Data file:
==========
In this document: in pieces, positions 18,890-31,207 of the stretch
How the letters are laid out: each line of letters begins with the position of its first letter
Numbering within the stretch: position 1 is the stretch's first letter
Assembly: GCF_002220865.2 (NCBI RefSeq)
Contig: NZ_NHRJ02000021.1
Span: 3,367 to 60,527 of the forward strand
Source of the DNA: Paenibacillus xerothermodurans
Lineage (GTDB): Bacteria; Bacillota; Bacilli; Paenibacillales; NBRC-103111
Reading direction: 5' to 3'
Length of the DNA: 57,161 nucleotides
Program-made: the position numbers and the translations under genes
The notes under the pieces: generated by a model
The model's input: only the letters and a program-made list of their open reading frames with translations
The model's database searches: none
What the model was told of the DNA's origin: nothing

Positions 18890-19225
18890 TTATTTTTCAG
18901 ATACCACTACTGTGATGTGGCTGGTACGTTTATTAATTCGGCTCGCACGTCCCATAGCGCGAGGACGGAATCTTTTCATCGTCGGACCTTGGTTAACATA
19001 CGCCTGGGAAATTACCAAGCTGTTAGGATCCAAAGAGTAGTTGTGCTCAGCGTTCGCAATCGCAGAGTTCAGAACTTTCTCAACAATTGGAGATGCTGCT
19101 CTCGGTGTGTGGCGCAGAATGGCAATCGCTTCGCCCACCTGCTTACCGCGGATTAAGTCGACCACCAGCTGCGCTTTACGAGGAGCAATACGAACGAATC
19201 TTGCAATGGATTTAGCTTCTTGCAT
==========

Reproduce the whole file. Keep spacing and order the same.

In this document: in pieces, positions 18,890-31,207 of the stretch
How the letters are laid out: each line of letters begins with the position of its first letter
Numbering within the stretch: position 1 is the stretch's first letter
Assembly: GCF_002220865.2 (NCBI RefSeq)
Contig: NZ_NHRJ02000021.1
Span: 3,367 to 60,527 of the forward strand
Source of the DNA: Paenibacillus xerothermodurans
Lineage (GTDB): Bacteria; Bacillota; Bacilli; Paenibacillales; NBRC-103111
Reading direction: 5' to 3'
Length of the DNA: 57,161 nucleotides
Program-made: the position numbers and the translations under genes
The notes under the pieces: generated by a model
The model's input: only the letters and a program-made list of their open reading frames with translations
The model's database searches: none
What the model was told of the DNA's origin: nothing

Positions 18890-19225
18890 TTATTTTTCAG
18901 ATACCACTACTGTGATGTGGCTGGTACGTTTATTAATTCGGCTCGCACGTCCCATAGCGCGAGGACGGAATCTTTTCATCGTCGGACCTTGGTTAACATA
19001 CGCCTGGGAAATTACCAAGCTGTTAGGATCCAAAGAGTAGTTGTGCTCAGCGTTCGCAATCGCAGAGTTCAGAACTTTCTCAACAATTGGAGATGCTGCT
19101 CTCGGTGTGTGGCGCAGAATGGCAATCGCTTCGCCCACCTGCTTACCGCGGATTAAGTCGACCACCAGCTGCGCTTTACGAGGAGCAATACGAACGAATC
19201 TTGCAATGGATTTAGCTTCTTGCAT